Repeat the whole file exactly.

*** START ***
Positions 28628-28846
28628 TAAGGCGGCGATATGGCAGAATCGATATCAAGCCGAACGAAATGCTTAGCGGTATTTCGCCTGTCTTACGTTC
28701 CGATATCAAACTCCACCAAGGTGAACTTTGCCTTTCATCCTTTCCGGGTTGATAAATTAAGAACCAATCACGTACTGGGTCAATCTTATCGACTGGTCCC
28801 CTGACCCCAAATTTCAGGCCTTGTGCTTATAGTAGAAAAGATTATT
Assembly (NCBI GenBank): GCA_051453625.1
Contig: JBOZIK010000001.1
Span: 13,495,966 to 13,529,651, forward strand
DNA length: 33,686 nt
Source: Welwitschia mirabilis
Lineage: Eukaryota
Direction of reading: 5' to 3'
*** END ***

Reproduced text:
Positions 28628-28846
28628 TAAGGCGGCGATATGGCAGAATCGATATCAAGCCGAACGAAATGCTTAGCGGTATTTCGCCTGTCTTACGTTC
28701 CGATATCAAACTCCACCAAGGTGAACTTTGCCTTTCATCCTTTCCGGGTTGATAAATTAAGAACCAATCACGTACTGGGTCAATCTTATCGACTGGTCCC
28801 CTGACCCCAAATTTCAGGCCTTGTGCTTATAGTAGAAAAGATTATT
Assembly (NCBI GenBank): GCA_051453625.1
Contig: JBOZIK010000001.1
Span: 13,495,966 to 13,529,651, forward strand
DNA length: 33,686 nt
Source: Welwitschia mirabilis
Lineage: Eukaryota
Direction of reading: 5' to 3'